Sialadenitis is a medical term that refers to inflammation of salivary glands. The inflammation may be acute and chronic and sometimes is classified as recurrent. Sialadenitis may be caused by different infections or is associated with some autoimmune diseases.
In order for one to develop acute sialadenitis there need to be some predisposing factors. Some of them are decreased flow of saliva and poor oral hygiene. Decreased production of saliva and its subsequent insufficient flow develops due to dehydration and may be associated with some surgeries or is a side effect of some medications. Acute sialadenitis also represents exacerbation of low grade chronic sialadenitis.
Patients suffering from acute sialadenitis complain about pain in the affected area. The inflamed gland is swollen which also leads to swelling of the surrounding soft tissues. The skin above the inflammation may be red and tender to touch. In severe cases swelling spreads from the affected area to the cheek, periorbital region or the neck. Some patients develop low grade fever and all of them experience malaise. In case of purulent inflammation, by pressing the inflamed salivary gland one may force out the pus which leaves the gland through its openings.Causes of Acute Sialadenitis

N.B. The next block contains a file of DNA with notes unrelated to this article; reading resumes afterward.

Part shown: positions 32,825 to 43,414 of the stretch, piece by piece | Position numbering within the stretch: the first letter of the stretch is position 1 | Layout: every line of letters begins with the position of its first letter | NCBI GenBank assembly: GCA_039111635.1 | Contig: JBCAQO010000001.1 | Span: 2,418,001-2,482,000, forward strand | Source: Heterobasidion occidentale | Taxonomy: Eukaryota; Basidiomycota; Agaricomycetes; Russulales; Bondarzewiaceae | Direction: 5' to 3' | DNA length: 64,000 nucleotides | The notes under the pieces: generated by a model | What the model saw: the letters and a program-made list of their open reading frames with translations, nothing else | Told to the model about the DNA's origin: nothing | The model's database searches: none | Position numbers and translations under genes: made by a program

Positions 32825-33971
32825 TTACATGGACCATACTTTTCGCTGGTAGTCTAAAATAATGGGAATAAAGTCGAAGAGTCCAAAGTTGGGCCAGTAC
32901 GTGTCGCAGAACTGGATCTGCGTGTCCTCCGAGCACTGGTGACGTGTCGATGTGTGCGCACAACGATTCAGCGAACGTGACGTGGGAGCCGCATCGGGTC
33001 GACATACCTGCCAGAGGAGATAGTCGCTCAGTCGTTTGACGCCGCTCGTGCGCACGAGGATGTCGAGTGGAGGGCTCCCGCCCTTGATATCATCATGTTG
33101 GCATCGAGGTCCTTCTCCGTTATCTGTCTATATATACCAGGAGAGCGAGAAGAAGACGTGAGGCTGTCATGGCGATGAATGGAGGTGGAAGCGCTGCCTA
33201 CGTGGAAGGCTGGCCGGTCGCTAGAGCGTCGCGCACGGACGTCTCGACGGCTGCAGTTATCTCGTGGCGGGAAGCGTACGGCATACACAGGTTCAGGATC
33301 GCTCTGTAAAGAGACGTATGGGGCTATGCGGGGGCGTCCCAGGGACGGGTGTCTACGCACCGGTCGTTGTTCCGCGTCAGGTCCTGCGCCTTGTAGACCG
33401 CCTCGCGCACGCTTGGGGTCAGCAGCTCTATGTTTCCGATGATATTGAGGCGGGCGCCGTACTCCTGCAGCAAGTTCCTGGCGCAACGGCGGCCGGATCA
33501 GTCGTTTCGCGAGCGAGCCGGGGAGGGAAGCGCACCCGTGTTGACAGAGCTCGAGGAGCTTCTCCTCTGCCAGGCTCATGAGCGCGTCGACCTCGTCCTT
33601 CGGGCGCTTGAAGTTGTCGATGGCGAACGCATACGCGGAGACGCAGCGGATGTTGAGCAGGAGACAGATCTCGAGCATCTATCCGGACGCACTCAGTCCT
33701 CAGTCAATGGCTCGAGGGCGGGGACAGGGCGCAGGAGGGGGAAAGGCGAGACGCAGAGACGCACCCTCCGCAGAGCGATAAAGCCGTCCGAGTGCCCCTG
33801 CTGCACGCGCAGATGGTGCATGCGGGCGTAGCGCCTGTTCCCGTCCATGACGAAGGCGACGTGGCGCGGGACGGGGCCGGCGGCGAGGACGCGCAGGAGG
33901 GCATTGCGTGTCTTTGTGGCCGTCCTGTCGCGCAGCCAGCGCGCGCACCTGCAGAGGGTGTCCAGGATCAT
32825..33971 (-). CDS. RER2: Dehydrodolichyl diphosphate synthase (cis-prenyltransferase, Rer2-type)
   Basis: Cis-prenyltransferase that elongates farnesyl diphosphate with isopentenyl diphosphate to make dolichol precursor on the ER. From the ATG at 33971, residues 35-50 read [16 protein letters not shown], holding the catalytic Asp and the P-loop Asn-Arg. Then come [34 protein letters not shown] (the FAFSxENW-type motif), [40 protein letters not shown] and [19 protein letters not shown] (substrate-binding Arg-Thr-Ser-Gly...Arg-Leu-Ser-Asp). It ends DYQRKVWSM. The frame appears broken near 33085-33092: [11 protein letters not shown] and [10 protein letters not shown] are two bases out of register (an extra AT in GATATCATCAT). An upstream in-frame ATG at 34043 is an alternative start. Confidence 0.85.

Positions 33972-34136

It is estimated that Staphylococcus species are the most common infective agents responsible for acute sialadenitis when it comes to bacterial infections. Furthermore, salivary gland inflammation may also be connected to different viral infections such as mumps, herpes virus infections and HIV infection.
In case the inflammation repeats (which is, for example, common in individuals suffering from salivary stones) acute sialadenitis may turn into a chronic form.
Diagnosis and Treatment for Acute Sialadenitis
Diagnosis of sialadenitis can be confirmed by a well experienced primary care physician or dentist. They investigate patient's medical history and perform complete physical examination as well as oral examination. Saliva and blood can be easily tested for the presence of bacteria. Viral infection responsible for sialadenitis can be confirmed thanks to typical clinical characteristics of the infection.
It is essential to rule out more serious diseases of the affected salivary gland such as tumors. This can be achieved by CT scan of the affected region.
Once definitive diagnosis is confirmed and the underlying cause of acute sialadenitis identified, patients are prescribed the most convenient treatment. Bacterial infections are treated with antibiotics and impeccable oral hygiene. Treatment for viral infections is only symptomatic. In some cases pain associated with acute sialadenitis may reduce after application of warm compresses. Severe infections as well as complications such as abscess are treated in hospitals.